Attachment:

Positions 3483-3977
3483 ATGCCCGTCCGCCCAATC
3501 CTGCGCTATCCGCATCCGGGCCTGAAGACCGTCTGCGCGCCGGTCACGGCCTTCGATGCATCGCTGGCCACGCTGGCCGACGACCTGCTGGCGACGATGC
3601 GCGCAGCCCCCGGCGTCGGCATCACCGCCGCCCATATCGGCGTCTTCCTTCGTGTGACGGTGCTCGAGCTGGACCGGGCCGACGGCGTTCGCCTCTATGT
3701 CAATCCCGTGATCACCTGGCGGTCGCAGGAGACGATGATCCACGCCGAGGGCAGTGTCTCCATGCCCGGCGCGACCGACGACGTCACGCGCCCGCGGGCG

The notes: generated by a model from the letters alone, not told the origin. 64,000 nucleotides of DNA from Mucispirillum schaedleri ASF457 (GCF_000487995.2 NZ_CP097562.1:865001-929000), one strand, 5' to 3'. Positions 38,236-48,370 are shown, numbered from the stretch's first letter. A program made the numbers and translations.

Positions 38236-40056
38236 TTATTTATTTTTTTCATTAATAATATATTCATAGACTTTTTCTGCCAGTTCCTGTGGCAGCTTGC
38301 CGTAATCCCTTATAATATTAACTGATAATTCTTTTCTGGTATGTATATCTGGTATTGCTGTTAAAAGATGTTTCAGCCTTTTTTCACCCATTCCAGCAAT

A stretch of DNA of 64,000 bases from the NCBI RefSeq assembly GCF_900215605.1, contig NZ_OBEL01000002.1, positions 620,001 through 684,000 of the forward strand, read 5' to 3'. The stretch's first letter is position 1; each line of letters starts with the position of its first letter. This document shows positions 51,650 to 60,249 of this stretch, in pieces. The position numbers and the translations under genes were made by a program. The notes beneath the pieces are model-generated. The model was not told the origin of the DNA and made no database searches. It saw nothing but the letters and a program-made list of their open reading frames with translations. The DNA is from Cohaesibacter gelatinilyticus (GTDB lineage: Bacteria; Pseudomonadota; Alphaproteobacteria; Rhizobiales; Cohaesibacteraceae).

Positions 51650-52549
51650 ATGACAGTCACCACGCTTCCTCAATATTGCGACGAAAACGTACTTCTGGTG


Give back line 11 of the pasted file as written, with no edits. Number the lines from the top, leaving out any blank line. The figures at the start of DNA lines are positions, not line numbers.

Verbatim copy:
Positions 51650-52549